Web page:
In November, voters in Nebraska and California will decide whether to abolish the death penalty, while Oklahomans will vote on a measure that would give the state more leeway in the methods used to kill death-row inmates.

“Republicans are starting to take the lead on this issue, they’re starting to say we’re going to use our conservative principles and get rid of this,” said Colby Coash, a Republican state senator from Nebraska. “Here’s a broken government program, if you want to fix broken government programs.”


Paul Drexler, SF Examiner

the West Coast in a luxurious schooner, robbing banks along the way. Cultured, brilliant and talented, they were two of the most distinguished men ever executed by the state of California.

Sampsell, born in Missouri in 1900, began his criminal career at an early age. At 18, he escaped from a Missouri reformatory and headed west. He learned his boating skills as a bosun for American President Lines. He hooked up with McNabb, the black sheep of a prominent New England family, and both men were convicted of bank robbery in Los Angeles in 1923.

Cheerfully unrepentant upon their release from jail, they continued their crooked ways, using their intelligence to rise to the top of the criminal fraternity. In 1928, Sampsell and McNabb led a conspiracy to smuggle guns and 1 million rounds of ammunition to rebels in Mexico.

Marcus Crowder, The Sacramento Bee

Joseph Rodota’s cogent new drama “Chessman” might just as easily be called “Brown,” though it would not evoke nearly as much curiosity.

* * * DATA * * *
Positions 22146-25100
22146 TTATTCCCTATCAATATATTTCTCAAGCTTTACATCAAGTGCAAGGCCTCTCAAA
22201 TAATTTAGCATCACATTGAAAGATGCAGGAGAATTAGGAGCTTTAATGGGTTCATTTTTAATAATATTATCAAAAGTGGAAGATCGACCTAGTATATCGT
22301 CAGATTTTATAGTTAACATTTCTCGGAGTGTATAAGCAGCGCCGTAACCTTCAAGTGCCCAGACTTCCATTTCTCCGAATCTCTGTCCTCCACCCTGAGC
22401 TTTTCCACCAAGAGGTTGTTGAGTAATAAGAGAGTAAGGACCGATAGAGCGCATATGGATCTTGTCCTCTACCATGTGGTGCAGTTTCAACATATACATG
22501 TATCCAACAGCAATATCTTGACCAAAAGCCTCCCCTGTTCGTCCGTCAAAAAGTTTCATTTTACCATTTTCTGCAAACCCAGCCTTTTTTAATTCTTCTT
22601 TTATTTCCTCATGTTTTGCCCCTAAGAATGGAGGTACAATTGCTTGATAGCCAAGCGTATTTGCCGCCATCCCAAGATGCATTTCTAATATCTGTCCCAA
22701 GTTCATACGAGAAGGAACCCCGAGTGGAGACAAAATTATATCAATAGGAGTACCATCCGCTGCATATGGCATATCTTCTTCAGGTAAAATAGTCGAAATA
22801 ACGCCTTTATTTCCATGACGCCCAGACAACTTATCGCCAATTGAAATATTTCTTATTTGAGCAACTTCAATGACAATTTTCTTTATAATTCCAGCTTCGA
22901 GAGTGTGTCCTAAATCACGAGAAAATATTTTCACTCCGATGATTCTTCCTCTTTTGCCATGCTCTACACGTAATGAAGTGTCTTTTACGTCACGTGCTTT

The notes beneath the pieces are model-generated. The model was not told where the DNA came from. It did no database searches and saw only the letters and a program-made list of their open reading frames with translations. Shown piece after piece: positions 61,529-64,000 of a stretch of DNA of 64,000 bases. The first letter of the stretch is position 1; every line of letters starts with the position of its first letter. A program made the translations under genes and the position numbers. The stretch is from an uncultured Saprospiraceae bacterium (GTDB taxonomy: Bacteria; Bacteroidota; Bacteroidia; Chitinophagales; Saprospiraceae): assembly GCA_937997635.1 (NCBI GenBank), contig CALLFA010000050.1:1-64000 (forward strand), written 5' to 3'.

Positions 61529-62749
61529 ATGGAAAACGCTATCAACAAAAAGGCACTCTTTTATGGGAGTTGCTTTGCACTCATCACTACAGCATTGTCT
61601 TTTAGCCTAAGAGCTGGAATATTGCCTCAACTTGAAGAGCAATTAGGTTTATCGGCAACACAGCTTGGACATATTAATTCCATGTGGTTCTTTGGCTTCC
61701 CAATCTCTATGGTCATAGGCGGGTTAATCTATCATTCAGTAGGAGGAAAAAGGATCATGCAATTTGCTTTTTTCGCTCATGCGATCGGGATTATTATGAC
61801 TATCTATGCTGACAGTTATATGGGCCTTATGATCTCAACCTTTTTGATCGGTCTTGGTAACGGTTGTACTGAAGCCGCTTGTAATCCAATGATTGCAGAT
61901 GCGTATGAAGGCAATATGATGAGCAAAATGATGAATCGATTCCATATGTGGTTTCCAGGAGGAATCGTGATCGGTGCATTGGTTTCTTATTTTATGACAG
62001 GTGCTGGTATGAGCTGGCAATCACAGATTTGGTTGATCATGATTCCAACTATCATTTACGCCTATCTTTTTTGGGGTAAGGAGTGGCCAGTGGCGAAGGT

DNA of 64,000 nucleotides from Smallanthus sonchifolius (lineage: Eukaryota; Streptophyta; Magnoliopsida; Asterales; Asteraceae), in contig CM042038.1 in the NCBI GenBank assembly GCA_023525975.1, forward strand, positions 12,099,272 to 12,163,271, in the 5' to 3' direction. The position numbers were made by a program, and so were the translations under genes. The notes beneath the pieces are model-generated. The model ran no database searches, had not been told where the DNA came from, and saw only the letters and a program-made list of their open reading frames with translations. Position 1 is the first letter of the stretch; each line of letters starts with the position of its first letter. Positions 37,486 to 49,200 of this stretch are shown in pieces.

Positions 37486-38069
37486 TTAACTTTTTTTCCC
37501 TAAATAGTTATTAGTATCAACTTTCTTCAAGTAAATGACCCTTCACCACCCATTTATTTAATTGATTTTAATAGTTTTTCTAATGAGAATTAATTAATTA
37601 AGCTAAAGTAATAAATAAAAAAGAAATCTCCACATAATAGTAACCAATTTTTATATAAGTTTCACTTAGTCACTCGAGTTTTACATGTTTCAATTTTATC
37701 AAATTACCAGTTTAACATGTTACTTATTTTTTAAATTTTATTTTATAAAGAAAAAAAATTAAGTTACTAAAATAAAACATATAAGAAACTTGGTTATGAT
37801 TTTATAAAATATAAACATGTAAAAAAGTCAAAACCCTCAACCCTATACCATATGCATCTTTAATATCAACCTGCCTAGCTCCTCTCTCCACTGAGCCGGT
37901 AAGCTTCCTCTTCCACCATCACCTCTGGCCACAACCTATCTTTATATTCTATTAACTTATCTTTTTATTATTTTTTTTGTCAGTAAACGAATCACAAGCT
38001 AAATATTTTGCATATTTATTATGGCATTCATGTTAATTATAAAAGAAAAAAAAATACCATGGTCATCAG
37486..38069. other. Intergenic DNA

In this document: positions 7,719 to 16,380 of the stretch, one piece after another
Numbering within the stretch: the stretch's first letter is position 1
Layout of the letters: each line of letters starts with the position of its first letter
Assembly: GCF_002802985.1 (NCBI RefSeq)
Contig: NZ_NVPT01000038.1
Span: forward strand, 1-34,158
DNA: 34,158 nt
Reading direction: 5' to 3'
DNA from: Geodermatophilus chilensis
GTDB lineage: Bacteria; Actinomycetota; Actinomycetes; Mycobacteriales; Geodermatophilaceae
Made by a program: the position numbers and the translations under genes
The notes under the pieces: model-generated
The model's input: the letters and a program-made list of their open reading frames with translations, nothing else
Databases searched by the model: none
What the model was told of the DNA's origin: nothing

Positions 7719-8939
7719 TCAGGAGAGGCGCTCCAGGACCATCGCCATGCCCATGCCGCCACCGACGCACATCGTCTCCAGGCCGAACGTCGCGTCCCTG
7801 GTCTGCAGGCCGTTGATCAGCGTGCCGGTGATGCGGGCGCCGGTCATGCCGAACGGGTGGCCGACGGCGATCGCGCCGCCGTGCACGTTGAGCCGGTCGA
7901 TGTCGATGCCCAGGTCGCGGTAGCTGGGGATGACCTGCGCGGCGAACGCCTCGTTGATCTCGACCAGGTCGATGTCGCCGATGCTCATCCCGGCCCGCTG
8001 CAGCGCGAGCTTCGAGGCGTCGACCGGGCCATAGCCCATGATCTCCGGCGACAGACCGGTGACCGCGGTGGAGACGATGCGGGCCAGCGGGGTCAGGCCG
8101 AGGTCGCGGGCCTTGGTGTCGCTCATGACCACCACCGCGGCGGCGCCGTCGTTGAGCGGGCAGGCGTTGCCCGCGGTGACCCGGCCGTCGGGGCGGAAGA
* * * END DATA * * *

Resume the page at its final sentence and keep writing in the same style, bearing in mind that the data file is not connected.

Caryl Chessman was the San Quentin death row inmate controversially sentenced to execution after being convicted of a series of robberies, kidnappings and rapes. Pat Brown was the governor of California at the time, charged with adjudicating Chessman’s clemency appeals, and Brown’s conflicted personal deliberations on enforcing capital punishment in the matter are at the heart of the play.

The case attracted worldwide attention at the time (the crimes were committed in 1948, and Chessman was eventually executed in the San Quentin gas chamber on May 2, 1960). A special limited-run world premiere of the work is now at the B Street Theatre through Saturday, Oct. 22.


David Middlecamp, The Tribune

Vote “YES” on Proposition 57.

California Chief Probation Officers agree: Prop. 57 keeps dangerous offenders locked up, while allowing parole consideration for people with nonviolent convictions who complete the full prison term for their primary offense.

San Luis Obispo County District Attorney Dan Dow states the proposition is only being proposed “to stop overcrowding” (“Vote ‘no’ on Prop. 57, SLO County law enforcement officials urge,” Oct. 12). Not true, but why is that a bad thing? The U.S. has the highest incarceration rate in the world and has exploded by 500 percent in the past 2 decades.

California Prop 62 would repeal the death penalty. A lifer says it doesn’t go far enough.
Kenneth E. Hartman, The Marshall Project